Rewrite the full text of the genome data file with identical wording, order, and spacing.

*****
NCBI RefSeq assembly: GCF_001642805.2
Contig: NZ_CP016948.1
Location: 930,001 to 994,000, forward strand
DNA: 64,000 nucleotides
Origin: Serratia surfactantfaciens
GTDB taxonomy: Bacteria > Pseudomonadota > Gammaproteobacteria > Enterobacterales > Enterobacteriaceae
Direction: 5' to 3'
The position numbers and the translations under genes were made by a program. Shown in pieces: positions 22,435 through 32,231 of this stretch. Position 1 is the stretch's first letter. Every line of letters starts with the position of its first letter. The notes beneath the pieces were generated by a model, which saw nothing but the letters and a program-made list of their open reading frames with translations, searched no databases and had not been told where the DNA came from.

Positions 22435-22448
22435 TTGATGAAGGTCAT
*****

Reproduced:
NCBI RefSeq assembly: GCF_001642805.2
Contig: NZ_CP016948.1
Location: 930,001 to 994,000, forward strand
DNA: 64,000 nucleotides
Origin: Serratia surfactantfaciens
GTDB taxonomy: Bacteria > Pseudomonadota > Gammaproteobacteria > Enterobacterales > Enterobacteriaceae
Direction: 5' to 3'
The position numbers and the translations under genes were made by a program. Shown in pieces: positions 22,435 through 32,231 of this stretch. Position 1 is the stretch's first letter. Every line of letters starts with the position of its first letter. The notes beneath the pieces were generated by a model, which saw nothing but the letters and a program-made list of their open reading frames with translations, searched no databases and had not been told where the DNA came from.

Positions 22435-22448
22435 TTGATGAAGGTCAT